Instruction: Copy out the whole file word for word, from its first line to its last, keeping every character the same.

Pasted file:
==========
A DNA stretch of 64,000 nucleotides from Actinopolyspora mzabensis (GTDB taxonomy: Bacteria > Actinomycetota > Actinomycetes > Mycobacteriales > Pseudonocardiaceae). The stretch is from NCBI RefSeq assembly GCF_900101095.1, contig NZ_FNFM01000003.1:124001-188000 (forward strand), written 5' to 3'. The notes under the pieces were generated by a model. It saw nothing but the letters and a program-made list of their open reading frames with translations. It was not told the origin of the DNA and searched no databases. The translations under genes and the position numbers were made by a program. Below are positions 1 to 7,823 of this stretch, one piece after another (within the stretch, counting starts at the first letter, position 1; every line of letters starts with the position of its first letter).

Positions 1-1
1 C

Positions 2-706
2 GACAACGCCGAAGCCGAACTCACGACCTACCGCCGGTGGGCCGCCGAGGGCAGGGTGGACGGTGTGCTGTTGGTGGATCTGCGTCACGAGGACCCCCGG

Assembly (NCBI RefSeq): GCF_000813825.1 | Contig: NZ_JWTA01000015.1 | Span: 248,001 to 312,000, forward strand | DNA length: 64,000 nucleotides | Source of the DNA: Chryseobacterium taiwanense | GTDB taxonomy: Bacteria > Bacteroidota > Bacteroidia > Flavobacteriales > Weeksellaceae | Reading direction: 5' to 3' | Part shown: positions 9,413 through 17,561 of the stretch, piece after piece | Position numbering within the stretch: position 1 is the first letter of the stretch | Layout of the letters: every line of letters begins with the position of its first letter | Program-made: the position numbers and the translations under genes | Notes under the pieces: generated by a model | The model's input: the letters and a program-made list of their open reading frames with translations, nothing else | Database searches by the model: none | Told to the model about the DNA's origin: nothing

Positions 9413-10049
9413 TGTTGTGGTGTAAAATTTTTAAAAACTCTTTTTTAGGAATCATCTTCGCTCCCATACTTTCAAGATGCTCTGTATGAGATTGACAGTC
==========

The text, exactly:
A DNA stretch of 64,000 nucleotides from Actinopolyspora mzabensis (GTDB taxonomy: Bacteria > Actinomycetota > Actinomycetes > Mycobacteriales > Pseudonocardiaceae). The stretch is from NCBI RefSeq assembly GCF_900101095.1, contig NZ_FNFM01000003.1:124001-188000 (forward strand), written 5' to 3'. The notes under the pieces were generated by a model. It saw nothing but the letters and a program-made list of their open reading frames with translations. It was not told the origin of the DNA and searched no databases. The translations under genes and the position numbers were made by a program. Below are positions 1 to 7,823 of this stretch, one piece after another (within the stretch, counting starts at the first letter, position 1; every line of letters starts with the position of its first letter).

Positions 1-1
1 C

Positions 2-706
2 GACAACGCCGAAGCCGAACTCACGACCTACCGCCGGTGGGCCGCCGAGGGCAGGGTGGACGGTGTGCTGTTGGTGGATCTGCGTCACGAGGACCCCCGG

Assembly (NCBI RefSeq): GCF_000813825.1 | Contig: NZ_JWTA01000015.1 | Span: 248,001 to 312,000, forward strand | DNA length: 64,000 nucleotides | Source of the DNA: Chryseobacterium taiwanense | GTDB taxonomy: Bacteria > Bacteroidota > Bacteroidia > Flavobacteriales > Weeksellaceae | Reading direction: 5' to 3' | Part shown: positions 9,413 through 17,561 of the stretch, piece after piece | Position numbering within the stretch: position 1 is the first letter of the stretch | Layout of the letters: every line of letters begins with the position of its first letter | Program-made: the position numbers and the translations under genes | Notes under the pieces: generated by a model | The model's input: the letters and a program-made list of their open reading frames with translations, nothing else | Database searches by the model: none | Told to the model about the DNA's origin: nothing

Positions 9413-10049
9413 TGTTGTGGTGTAAAATTTTTAAAAACTCTTTTTTAGGAATCATCTTCGCTCCCATACTTTCAAGATGCTCTGTATGAGATTGACAGTC